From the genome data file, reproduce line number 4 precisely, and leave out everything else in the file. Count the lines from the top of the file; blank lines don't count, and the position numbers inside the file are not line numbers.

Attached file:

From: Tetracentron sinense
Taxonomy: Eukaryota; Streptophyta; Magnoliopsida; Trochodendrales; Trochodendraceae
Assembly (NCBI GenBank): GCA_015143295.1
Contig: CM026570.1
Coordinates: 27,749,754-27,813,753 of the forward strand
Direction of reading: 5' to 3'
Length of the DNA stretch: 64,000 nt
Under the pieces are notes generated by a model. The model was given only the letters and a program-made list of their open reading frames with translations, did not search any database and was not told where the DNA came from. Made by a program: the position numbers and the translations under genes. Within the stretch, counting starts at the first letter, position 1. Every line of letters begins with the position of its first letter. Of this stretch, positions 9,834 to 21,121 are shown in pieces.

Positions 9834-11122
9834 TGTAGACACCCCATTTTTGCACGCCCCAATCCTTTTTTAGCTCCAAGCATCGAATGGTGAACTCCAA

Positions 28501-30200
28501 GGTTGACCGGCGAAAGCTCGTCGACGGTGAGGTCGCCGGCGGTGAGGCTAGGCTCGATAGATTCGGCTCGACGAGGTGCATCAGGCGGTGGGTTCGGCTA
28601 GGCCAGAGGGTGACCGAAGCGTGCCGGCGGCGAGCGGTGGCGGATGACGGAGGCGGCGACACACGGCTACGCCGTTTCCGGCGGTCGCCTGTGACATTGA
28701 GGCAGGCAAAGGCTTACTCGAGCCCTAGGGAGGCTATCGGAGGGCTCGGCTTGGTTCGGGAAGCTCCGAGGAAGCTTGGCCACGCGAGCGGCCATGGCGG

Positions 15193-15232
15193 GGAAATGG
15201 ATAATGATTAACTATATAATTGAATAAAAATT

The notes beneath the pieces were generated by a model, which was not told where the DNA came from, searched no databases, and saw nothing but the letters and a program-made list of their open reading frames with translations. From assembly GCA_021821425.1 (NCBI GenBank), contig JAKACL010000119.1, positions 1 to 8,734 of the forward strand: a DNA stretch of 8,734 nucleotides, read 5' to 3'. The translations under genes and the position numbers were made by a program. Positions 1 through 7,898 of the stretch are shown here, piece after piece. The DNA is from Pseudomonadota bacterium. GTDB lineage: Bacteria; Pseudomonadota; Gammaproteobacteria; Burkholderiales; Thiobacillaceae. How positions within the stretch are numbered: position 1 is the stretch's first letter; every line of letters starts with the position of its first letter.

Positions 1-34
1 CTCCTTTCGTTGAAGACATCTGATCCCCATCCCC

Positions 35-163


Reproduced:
Contig: CM026570.1